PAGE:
Polio vaccination for travellers coming from Cameroon, Equatorial Guinea, Pakistan and for travellers from Syrian Arab Republic going to other countries. 

Routine Vaccinations

Hepatitis A: A vaccine is available for anyone over one year of age. The vaccine may not be effective for certain people, e.g. those born before 1945 and who lived as a child in a developing country and/or have a past history of jaundice (icterus). These people can instead get a shot of immune globulin (IG) to boost their immunity against the disease.

Hepatitis B: A vaccine is available for children at least two months old.

Diphtheria-Tetanus-Polio: A booster shot should be administered if necessary (once every ten years).

Other Vaccinations

Typhoid Fever: If your travels take you to regions with poor sanitary conditions (for children two years old and up).

Rabies: For prolonged stays in an isolated region (for children from when they can walk).

For Children: All standard childhood immunizations should be up-to-date. In the case of a long stay, the BCG vaccine is recommended for children over one month and the MMR (measles-mumps-rubella) vaccine for children over nine months.

Natural Risks

Travelers should keep in mind that Syria is located in a seismic zone.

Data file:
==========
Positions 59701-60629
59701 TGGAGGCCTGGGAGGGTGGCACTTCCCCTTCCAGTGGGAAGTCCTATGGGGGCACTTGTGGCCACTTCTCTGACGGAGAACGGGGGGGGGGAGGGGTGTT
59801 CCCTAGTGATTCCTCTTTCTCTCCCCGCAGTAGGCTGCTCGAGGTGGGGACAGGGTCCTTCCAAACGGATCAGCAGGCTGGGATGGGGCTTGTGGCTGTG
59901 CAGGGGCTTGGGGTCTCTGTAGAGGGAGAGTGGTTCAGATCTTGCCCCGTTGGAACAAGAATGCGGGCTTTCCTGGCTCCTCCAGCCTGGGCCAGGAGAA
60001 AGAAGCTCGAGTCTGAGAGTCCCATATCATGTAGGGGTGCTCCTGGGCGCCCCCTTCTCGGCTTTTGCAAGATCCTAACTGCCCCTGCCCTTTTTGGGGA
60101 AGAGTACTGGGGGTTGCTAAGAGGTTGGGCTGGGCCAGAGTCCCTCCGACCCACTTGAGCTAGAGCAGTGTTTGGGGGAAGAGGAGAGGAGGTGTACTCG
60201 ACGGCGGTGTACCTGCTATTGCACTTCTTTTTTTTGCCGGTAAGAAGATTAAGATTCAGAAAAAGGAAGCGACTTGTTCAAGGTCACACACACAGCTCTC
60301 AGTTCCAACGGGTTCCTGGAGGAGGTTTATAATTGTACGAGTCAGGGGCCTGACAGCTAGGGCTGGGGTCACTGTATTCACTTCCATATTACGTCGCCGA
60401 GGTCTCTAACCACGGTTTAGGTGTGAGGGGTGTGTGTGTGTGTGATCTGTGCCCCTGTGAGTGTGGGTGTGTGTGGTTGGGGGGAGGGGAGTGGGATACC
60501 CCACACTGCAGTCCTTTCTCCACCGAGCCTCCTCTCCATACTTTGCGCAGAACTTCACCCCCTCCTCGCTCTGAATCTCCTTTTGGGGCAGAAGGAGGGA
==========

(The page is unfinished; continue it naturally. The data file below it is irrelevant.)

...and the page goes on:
During winter, low temperatures and snow can affect some villages in the western part of the country.


Roads are generally in good condition, however many of them have been destroyed or damaged due to the civil war.

Most airports throughout Syria are not in operation. While the Damascus International Airport is still operational, most flights have been suspended.

It is possible to travel to Syria from Lebanon via land border crossings.

The railway network (Damascus-Lattaquie and Damascus-Aleppo) is not well developed and not generally used.

Practical Information


The climate is arid in the center of the country, Mediterranean along the coast, and mountainous in the northeast. Summers are hot (30°C) and dry along the coast while winters are mild and rainy. In the desert zone, conditions are dry and very hot (40°C) in the summer with little rain; winters are cool and temperatures can fall to 3°C overnight.

Useful Numbers

Country Code: 963
Police: 112
Fire Dept.: 113
Ambulance: 110


Voltage: 220 V ~ 50 Hz


Risk Level
Critical High Medium Low Minimal